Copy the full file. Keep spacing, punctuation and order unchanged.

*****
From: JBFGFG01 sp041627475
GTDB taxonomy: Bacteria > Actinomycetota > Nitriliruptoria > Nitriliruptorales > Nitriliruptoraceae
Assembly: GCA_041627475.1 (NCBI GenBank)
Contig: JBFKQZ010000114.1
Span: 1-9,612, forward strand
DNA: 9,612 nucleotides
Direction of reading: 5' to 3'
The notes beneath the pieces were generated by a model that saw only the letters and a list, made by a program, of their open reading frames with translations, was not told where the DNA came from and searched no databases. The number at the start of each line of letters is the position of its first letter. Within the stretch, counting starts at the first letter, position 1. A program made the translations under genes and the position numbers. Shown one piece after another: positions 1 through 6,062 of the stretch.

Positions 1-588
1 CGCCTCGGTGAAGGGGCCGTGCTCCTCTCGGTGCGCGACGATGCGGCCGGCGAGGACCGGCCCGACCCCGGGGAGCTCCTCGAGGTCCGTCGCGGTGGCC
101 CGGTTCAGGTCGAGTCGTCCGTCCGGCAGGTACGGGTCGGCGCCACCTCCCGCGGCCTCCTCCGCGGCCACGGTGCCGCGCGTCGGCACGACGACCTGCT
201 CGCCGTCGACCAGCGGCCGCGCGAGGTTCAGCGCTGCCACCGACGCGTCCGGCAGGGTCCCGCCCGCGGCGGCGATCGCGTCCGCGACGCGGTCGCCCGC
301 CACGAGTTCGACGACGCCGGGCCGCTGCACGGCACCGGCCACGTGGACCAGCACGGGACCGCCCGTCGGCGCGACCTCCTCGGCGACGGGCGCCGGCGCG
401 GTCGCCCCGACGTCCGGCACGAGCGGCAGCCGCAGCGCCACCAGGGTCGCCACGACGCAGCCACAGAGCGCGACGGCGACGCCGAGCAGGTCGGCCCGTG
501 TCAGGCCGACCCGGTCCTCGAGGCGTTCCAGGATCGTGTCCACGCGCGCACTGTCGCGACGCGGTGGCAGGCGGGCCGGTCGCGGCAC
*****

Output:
From: JBFGFG01 sp041627475
GTDB taxonomy: Bacteria > Actinomycetota > Nitriliruptoria > Nitriliruptorales > Nitriliruptoraceae
Assembly: GCA_041627475.1 (NCBI GenBank)
Contig: JBFKQZ010000114.1
Span: 1-9,612, forward strand
DNA: 9,612 nucleotides
Direction of reading: 5' to 3'
The notes beneath the pieces were generated by a model that saw only the letters and a list, made by a program, of their open reading frames with translations, was not told where the DNA came from and searched no databases. The number at the start of each line of letters is the position of its first letter. Within the stretch, counting starts at the first letter, position 1. A program made the translations under genes and the position numbers. Shown one piece after another: positions 1 through 6,062 of the stretch.

Positions 1-588
1 CGCCTCGGTGAAGGGGCCGTGCTCCTCTCGGTGCGCGACGATGCGGCCGGCGAGGACCGGCCCGACCCCGGGGAGCTCCTCGAGGTCCGTCGCGGTGGCC
101 CGGTTCAGGTCGAGTCGTCCGTCCGGCAGGTACGGGTCGGCGCCACCTCCCGCGGCCTCCTCCGCGGCCACGGTGCCGCGCGTCGGCACGACGACCTGCT
201 CGCCGTCGACCAGCGGCCGCGCGAGGTTCAGCGCTGCCACCGACGCGTCCGGCAGGGTCCCGCCCGCGGCGGCGATCGCGTCCGCGACGCGGTCGCCCGC
301 CACGAGTTCGACGACGCCGGGCCGCTGCACGGCACCGGCCACGTGGACCAGCACGGGACCGCCCGTCGGCGCGACCTCCTCGGCGACGGGCGCCGGCGCG
401 GTCGCCCCGACGTCCGGCACGAGCGGCAGCCGCAGCGCCACCAGGGTCGCCACGACGCAGCCACAGAGCGCGACGGCGACGCCGAGCAGGTCGGCCCGTG
501 TCAGGCCGACCCGGTCCTCGAGGCGTTCCAGGATCGTGTCCACGCGCGCACTGTCGCGACGCGGTGGCAGGCGGGCCGGTCGCGGCAC